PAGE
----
An asteroid, some 35 feet across or about the size of a bus, is due to pass within 36.750 miles of the Earth 15:25 GMT today (plus or minus a minute), Friday 27th January 2012.

This very recently discovered asteroid, 2012 BX34, will though be of no threat to our planet.

Even if it were on a collision course it would not make it through our atmosphere, it would need to be at least 140 metres across to achieve even localised damage according to the report in the Daily Mail.

2012 BX34 will not be visible to the naked eye but amateur astronomers with the right equipment should be able to observe it.

And the Telegraph reports that this will be one of the twenty closest approaches to our world [1]. Earlier estimate that it would skim past at an altitude equal to some of our geostationary satellites have now been proved as unfounded.

Asteroid Lutetia by ESA 2010 MPS for OSIRIS Team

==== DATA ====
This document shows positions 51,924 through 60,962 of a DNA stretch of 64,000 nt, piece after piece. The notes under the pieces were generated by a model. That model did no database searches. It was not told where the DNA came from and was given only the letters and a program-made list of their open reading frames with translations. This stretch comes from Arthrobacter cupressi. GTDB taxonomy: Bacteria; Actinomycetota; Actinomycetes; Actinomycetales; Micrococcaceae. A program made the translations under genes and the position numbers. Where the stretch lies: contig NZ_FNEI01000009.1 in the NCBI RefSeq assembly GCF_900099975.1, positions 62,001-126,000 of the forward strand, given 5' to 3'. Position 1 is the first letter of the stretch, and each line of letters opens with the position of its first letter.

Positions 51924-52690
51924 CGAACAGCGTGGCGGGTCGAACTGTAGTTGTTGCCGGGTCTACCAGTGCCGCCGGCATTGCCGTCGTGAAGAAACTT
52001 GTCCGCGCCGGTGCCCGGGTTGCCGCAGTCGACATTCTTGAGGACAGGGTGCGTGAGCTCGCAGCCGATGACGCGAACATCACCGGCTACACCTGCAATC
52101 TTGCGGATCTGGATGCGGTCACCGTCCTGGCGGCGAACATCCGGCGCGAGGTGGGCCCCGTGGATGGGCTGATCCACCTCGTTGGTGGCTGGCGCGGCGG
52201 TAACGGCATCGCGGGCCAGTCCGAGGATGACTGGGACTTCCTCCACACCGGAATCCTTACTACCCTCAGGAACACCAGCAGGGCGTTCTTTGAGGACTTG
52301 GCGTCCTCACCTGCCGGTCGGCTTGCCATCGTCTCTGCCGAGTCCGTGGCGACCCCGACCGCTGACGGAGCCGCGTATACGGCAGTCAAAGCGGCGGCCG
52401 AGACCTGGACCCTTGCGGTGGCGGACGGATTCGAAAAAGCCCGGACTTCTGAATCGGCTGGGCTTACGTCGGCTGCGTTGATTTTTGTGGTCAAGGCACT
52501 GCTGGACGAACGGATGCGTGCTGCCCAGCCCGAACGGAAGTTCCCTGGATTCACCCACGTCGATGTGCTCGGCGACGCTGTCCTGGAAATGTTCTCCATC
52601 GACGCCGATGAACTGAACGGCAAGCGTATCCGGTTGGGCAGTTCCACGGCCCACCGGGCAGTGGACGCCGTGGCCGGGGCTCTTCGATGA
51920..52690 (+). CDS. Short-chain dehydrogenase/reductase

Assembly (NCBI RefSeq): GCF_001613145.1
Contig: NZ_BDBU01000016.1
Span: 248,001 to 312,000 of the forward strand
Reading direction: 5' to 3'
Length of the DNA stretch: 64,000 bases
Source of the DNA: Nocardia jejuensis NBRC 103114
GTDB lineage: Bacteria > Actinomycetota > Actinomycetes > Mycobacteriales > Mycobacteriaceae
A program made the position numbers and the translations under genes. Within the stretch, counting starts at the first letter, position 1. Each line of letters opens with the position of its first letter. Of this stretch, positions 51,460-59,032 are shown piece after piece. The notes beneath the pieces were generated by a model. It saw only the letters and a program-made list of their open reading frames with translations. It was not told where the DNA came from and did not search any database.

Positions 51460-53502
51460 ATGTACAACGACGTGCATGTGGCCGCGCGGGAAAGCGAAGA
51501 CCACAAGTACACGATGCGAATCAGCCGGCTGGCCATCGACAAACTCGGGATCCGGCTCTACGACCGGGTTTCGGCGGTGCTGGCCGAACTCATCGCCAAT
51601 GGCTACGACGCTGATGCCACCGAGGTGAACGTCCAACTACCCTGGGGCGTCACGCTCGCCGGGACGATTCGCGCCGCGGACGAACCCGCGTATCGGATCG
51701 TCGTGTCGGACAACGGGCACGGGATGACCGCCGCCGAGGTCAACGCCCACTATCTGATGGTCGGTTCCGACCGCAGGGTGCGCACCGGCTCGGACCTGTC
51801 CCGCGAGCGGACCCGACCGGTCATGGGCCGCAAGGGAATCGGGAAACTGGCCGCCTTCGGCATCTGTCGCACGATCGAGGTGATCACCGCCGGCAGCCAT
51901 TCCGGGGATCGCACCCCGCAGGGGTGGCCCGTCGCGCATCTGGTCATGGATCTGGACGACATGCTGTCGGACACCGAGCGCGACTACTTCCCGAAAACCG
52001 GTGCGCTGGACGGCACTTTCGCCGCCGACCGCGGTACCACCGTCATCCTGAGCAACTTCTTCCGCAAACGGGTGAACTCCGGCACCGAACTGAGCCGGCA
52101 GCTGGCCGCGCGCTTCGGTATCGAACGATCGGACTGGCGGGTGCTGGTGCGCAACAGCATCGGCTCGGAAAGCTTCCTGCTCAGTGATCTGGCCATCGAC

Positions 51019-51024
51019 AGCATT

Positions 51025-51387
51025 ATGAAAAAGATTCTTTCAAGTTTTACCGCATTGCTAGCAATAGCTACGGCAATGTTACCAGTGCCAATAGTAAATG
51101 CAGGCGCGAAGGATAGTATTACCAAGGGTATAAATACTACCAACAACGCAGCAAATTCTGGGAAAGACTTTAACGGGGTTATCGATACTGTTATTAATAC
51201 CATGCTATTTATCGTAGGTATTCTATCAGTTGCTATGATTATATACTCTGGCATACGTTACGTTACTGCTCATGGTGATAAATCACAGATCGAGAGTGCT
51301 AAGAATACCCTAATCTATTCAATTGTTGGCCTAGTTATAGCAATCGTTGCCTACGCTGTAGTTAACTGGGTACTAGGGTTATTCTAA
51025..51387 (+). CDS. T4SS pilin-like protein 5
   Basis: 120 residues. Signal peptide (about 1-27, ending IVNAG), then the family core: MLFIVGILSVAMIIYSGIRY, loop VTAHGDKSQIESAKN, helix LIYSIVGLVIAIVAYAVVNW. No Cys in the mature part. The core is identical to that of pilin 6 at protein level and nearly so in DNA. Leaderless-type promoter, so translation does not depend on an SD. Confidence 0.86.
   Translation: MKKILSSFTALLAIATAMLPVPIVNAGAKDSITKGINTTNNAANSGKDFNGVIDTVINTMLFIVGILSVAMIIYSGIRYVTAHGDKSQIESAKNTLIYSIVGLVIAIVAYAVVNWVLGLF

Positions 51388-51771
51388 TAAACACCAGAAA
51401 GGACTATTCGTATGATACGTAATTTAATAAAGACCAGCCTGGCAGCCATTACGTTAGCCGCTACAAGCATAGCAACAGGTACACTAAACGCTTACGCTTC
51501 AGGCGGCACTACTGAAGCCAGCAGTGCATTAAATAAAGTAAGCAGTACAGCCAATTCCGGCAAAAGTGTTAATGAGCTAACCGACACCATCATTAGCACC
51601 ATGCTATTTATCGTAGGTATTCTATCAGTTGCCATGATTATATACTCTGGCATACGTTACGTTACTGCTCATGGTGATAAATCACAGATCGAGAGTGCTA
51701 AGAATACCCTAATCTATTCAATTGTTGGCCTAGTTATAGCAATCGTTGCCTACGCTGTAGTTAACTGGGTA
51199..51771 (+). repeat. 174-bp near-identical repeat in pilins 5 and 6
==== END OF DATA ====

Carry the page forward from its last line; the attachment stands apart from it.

Asteroid Lutetia by ESA 2010 MPS for OSIRIS Team

There are far more of these passes than you would think. More information on this particular asteroid and others far larger that pass much further away can be found using the NASA close approach tables. These also give access to orbit diagrams where known.

For example, just two days ago on 25th Jan asteroid 7341 (1991 VK), which could be up to 2.7 kilometres across, passed by Earth, but at a very respectful 25.3 times the distance of the Earth to the moon.

But the close approach tables do show how busy it is up there. Hence the birth of projects like ‘NEOShield’.

NASA’s Asteroid Watch also gives updates on various aspects of these cosmic travellers.


Image by ESA 2010 MPS for OSIRIS Team MPS/UPD/LAM/IAA/RSSD/INTA/UPM/DASP/IDA ( [CC-BY-3.0], via Wikimedia Commons

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